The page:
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We have developed a PCR-based short interfering RNA (siRNA) quantification method based on competition between siRNA and a homologous DNA primer for annealing to template DNA, avoiding the requirement for prior conversion of RNA to cDNA. Primers and probe were designed to amplify regions of the human papillomavirus E6 or enhanced green fluorescent protein genes. Having confirmed siRNA could not act as primer for amplicon generation, the lowest competing primer concentration yielding a linear relationship between template DNA amount (0.1-50 ng) and cycle of threshold (Ct) was determined (6.25 nM). Under these conditions addition of sequence-specific siRNA to the competitive quantitative PCR (cqPCR), resulted in a dose-dependent linear increase in Ct value. 2'-O-methyl ribose-modified siRNA retained an ability to inhibit template amplification in serum, unlike unmodified siRNAs that were susceptible to endonucleases. Mismatch-bearing or truncated siRNAs failed to inhibit template amplification confirming sequence specificity and an ability to discriminate between degraded and non-degraded siRNA sequences. Following delivery of E6 siRNA to C33-A cells using oligofectamine or His6 reducible polymers, siRNA uptake was quantified by cqPCR, revealing dose-dependent uptake. We anticipate that cqPCR will allow accurate determination of siRNA pharmacokinetics following in vivo delivery, greatly facilitating development of therapeutic siRNA delivery strategies.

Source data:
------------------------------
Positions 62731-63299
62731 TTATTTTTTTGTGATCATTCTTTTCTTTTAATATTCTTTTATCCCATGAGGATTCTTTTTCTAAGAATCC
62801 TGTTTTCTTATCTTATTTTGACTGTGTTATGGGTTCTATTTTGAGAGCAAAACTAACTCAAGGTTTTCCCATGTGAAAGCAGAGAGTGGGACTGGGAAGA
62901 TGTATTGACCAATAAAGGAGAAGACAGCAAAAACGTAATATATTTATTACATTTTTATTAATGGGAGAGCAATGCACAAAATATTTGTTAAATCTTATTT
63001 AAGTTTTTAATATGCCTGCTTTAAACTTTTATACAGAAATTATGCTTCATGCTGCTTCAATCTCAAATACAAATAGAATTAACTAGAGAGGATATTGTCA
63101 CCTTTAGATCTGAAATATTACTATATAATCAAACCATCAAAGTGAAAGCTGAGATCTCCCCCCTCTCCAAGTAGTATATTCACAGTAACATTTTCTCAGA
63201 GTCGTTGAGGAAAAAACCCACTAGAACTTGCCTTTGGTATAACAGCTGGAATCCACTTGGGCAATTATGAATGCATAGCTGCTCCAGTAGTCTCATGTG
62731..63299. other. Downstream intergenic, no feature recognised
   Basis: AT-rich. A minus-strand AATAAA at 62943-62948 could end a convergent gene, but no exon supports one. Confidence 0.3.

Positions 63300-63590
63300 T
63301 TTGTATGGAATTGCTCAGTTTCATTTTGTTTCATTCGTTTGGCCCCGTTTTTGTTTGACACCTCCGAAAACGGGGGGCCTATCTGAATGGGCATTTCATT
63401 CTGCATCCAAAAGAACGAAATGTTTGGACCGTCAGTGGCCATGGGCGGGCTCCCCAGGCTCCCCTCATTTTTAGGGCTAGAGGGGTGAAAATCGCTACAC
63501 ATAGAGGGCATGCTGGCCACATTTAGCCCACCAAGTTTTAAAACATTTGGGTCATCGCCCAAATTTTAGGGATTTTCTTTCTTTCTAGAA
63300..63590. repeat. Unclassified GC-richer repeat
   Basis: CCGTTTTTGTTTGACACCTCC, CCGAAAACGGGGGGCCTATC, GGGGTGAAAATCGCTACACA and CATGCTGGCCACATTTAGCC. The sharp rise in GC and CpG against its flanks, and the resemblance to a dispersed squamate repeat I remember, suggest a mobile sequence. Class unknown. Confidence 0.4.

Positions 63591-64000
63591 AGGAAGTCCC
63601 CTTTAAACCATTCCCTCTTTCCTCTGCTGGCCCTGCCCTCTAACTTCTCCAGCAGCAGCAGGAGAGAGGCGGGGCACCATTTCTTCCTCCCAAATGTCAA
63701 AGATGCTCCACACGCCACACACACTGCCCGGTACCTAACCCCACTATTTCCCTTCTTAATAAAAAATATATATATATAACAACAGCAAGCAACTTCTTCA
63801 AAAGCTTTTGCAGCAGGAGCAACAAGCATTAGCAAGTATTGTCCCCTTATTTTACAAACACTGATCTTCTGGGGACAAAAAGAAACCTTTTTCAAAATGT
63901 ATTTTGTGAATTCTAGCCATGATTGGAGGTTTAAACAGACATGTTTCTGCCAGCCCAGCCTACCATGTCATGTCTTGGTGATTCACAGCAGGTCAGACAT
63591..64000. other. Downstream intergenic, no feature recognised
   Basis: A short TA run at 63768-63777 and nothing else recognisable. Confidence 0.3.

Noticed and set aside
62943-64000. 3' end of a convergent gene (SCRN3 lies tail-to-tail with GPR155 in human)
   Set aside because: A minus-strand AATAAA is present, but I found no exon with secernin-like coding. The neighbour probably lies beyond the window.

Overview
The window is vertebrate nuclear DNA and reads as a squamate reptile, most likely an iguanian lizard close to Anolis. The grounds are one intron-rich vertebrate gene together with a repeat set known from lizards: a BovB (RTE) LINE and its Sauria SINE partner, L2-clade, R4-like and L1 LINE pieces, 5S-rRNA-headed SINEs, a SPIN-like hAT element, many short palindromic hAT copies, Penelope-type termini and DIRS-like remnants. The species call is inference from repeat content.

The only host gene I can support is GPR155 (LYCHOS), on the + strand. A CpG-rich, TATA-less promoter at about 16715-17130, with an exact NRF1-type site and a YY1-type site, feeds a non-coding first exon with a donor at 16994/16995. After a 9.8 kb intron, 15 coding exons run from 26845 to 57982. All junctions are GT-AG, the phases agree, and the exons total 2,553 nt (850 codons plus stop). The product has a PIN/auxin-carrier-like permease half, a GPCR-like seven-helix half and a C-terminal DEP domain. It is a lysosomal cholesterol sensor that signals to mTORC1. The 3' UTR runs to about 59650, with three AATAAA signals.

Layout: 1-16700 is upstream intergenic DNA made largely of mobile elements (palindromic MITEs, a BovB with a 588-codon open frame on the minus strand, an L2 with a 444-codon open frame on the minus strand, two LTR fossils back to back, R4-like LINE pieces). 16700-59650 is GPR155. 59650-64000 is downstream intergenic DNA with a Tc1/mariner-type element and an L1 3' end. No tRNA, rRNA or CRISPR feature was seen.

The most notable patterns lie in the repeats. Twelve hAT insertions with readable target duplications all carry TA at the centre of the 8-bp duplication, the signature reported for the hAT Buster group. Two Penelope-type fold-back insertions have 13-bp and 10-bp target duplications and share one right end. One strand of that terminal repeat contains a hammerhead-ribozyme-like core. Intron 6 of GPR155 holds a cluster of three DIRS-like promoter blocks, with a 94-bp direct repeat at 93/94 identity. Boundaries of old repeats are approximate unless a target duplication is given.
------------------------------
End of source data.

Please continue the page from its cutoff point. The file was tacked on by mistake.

Original publication




Journal article


Nucleic Acids Res

Publication Date





Cell Line, Tumor, DNA Primers, Green Fluorescent Proteins, Humans, Oncogene Proteins, Viral, Polymerase Chain Reaction, RNA, Small Interfering, Repressor Proteins, Transfection